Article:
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Installation Spotlight: The Federal Palace, Bern, Switzerland

Nov 9, 2009 4:48 PM


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To bring the Federal Palace in Bern, Switzerland, into the 21st centery, modern AV technology was integrated within the 115-year-old structure so as not to dissrupt the aesthetics of the historical space. Primary to the retrofit was adding sound reinforcement to the National Council Hall and an audioconferencing system to the delegate conference rooms.

To bring the Federal Palace in Bern, Switzerland, into the 21st centery, modern AV technology was integrated within the 115-year-old structure so as not to dissrupt the aesthetics of the historical space. Primary to the retrofit was adding sound reinforcement to the National Council Hall and an audioconferencing system to the delegate conference rooms.

The Federal Palace in Bern, Switzerland, provides a superlative setting for the Federal Assembly of Switzerland and the Swiss Federal Council. Designed by architect Hans Wilhelm Auer, the palatial sandstone edifice was constructed over a period of eight years from 1894 to 1902. While its classic façade appears unchanged since the day it was completed, a number of technological upgrades have been incorporated to subtly but effectively bring the building into the 21st century.

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In 2006, after more than 100 years of continuous service, work began on the first major renovation of this historic structure, directed by general planner Aebi and Vincent Architekten SIA AG on behalf of the awarding authority, Bundesamt für Bauten und Logistik. The mandate of the design and reconstruction team was to integrate modern technology within a faithful restoration of the original building. Their credo: "In altem Glanz erstrahlen"—gleaming in vintage splendour.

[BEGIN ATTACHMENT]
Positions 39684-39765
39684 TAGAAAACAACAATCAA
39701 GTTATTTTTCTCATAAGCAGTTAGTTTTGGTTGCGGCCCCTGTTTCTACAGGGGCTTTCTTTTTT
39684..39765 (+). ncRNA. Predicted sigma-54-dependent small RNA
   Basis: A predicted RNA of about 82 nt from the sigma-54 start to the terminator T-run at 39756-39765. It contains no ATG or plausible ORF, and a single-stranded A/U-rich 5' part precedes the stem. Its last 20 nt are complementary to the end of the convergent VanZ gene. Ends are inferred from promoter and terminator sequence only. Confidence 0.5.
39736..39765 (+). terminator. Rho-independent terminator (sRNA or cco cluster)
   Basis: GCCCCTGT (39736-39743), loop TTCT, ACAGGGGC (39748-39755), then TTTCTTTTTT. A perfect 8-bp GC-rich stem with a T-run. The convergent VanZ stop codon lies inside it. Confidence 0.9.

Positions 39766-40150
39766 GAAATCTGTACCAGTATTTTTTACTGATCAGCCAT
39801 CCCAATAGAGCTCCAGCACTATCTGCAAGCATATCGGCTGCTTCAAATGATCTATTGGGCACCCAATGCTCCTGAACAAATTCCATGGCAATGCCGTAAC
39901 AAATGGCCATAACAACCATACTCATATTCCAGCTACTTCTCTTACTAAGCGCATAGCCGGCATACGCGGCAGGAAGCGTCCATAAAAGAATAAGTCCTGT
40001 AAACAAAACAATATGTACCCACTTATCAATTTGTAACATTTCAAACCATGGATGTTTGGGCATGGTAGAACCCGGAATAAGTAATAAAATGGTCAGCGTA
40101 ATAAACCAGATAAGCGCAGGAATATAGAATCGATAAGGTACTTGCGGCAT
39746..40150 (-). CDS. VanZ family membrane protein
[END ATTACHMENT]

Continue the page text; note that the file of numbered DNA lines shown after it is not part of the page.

National Council Hall

The National Council Hall is distinguished by a large wall painting by Charles Giron depicting the Ruetli Meadow on Lake Lucerne where, according to legend, the Swiss Confederation was founded in 1291. Standing beside this masterwork is a statue of storied Swiss hero William Tell.

The National Council Hall has three distinctive zones that required sound reinforcement: the main hall, the stage area (with a presenter position and seats for chairpersons, vote counters, recorders, and clerks), and the balcony (for visitors and press).

With an office in Basel, Switzerland, WSDG was engaged to perform three tasks: develop a study and analysis of the installed electro-acoustical systems, deliver a formal recommendation for the upgrade or replacement the existing systems, and, following the installation, perform final acoustical measurements and a complete calibration of the new systems.

WSDG project manager Thomas Wenger and project engineer Gabriel Hauser began the assignment with a detailed analysis of the existing systems. They determined that the head end of the system—high-quality microphones and a highly integrated analog mixing desk—remained functional and had a substantial life expectancy. The loudspeaker systems, although originally well-designed, were deemed inadequate. Their positioning in the room coupled with their limited directivity control indicated that they should be replaced. Using advanced acoustical computer simulation techniques including full virtual 3D modelling and auralization of the space in CATT-Acoustic, a series of upgrade options was developed.

As primary criteria for the sound system, WSDG required that due to the room acoustics (RT60 times up to 2.5 seconds) the loudspeakers should offer very controlled directivity and high speech intelligibility for all 250 seats, and that the high-performance cabinets should also be compact and with extremely low visual impact.

After consultations with the historic building conservation authorities, installer Kilchenmann AG was able to fulfill WSDG's design concept. Seven Nexo Geo S805 cabinets were used on each side of the large wall painting that dominates the chamber. The loudspeaker modules were fitted into purpose-built box frames with crossbars at the back, a WSDG concept executed primarily for cosmetic purposes but which also reduced the impact of fixing on the historic mural. Though they do not attract attention to themselves, the loudspeakers and other technology elements are clearly visible and appear entirely appropriate and at home in the setting.



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